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State Admission/Exclusion on a Partisan Basis

Gerard Magliocca

Gerard N. Magliocca is the Samuel R. Rosen Professor at the Indiana University Robert H. McKinney School of Law. Professor Magliocca is the author of three books and over twenty articles on constitutional law and intellectual property. He received his undergraduate degree from Stanford, his law degree from Yale, and joined the faculty after two years as an attorney at Covington and Burling and one year as a law clerk for Judge Guido Calabresi on the United States Court of Appeals for the Second Circuit. Professor Magliocca has received the Best New Professor Award and the Black Cane (Most Outstanding Professor) from the student body, and in 2008 held the Fulbright-Dow Distinguished Research Chair of the Roosevelt Study Center in Middelburg, The Netherlands. He was elected to the American Law Institute (ALI) in 2013.

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2 Responses

  1. Joe says:

    Kansas’ population in 1860 was 107,206, which was small vis-a-vis others, but a few thousand less than Delaware and much more than Oregon, which was just made a state.

    http://en.wikipedia.org/wiki/List_of_U.S._states_by_historical_population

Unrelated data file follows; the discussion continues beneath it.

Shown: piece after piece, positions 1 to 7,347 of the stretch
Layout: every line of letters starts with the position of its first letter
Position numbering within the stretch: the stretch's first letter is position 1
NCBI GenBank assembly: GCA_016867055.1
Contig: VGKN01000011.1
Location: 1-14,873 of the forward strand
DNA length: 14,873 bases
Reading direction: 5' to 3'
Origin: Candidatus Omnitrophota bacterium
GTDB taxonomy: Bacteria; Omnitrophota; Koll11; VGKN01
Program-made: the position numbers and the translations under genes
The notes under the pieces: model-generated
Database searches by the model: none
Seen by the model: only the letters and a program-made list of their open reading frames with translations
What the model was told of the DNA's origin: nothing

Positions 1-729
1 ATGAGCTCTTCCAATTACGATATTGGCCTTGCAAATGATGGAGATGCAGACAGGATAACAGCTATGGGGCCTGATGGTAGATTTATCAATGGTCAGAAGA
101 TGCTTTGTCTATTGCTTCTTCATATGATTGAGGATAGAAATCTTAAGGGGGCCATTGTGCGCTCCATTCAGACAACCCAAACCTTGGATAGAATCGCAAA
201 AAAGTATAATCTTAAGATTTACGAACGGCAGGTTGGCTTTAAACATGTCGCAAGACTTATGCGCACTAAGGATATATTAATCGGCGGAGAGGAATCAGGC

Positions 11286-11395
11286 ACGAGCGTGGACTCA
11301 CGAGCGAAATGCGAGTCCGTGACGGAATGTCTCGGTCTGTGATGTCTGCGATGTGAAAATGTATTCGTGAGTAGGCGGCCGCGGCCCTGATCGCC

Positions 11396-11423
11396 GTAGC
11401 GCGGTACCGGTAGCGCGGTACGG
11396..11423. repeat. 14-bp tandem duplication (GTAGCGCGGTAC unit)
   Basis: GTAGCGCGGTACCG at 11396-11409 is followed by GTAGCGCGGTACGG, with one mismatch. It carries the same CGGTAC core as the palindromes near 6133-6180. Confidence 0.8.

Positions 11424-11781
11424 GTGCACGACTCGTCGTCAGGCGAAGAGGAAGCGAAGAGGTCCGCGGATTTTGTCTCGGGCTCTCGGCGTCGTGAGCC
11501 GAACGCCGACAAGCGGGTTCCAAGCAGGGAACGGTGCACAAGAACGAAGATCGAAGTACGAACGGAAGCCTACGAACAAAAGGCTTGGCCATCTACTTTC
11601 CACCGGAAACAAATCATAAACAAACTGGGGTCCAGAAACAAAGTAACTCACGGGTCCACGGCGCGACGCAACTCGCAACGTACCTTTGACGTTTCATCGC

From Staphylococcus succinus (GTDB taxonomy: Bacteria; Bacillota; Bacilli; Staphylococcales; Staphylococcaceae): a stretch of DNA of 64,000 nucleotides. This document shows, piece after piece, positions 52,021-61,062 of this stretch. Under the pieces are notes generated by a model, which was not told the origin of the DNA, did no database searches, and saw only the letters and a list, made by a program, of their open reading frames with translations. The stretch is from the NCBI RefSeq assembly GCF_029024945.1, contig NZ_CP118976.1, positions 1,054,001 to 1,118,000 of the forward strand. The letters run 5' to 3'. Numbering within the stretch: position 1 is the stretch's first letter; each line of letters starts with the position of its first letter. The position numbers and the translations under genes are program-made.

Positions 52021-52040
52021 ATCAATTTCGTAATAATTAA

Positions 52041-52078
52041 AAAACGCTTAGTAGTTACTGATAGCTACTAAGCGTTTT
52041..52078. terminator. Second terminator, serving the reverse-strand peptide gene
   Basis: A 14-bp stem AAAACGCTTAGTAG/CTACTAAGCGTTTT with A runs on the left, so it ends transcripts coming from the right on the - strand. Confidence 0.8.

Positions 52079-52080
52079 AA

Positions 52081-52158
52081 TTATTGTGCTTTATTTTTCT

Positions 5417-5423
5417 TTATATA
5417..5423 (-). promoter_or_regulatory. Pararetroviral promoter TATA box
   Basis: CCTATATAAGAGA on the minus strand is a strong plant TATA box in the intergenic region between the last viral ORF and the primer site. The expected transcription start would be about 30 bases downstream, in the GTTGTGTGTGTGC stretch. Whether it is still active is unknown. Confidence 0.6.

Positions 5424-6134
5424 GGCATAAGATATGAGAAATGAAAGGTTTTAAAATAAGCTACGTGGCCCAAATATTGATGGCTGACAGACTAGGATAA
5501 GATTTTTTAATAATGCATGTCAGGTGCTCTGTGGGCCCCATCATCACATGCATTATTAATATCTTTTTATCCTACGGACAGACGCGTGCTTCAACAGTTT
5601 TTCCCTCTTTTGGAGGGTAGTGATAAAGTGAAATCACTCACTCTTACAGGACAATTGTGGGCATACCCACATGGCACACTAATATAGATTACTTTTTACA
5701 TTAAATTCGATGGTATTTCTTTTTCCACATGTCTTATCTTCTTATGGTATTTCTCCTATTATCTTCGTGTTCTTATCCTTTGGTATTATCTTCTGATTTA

The minimum for a new state was 40,000 by one account. Nevada didn’t make that, so “bereft” indeed.

  2. ctr says:

    I don’t think I share your “modern understanding … that admitting a state for partisan gain (say DC or Puerto Rico) would be wrong…” Why should that decision be any less political than any other decision a legislature makes? I can understand a reason why Senate confirmations are should be non-political out of deference to the office of the president. And similarly, the rule of law requires that judges be non-political, or at least pretend to be, in deference to the political branches. I can even see why redistricting decisions should be non-political, to defer to the people to pick their representatives rather than vice versa. But the decision of whether to expand a government to cover new territory and new people seems to be the ultimate of political questions. If democrats want to include a group of people because they share political values, or vice versa, then that seems to be precisely the sort of concern that motivates the creation of a polity in the first place.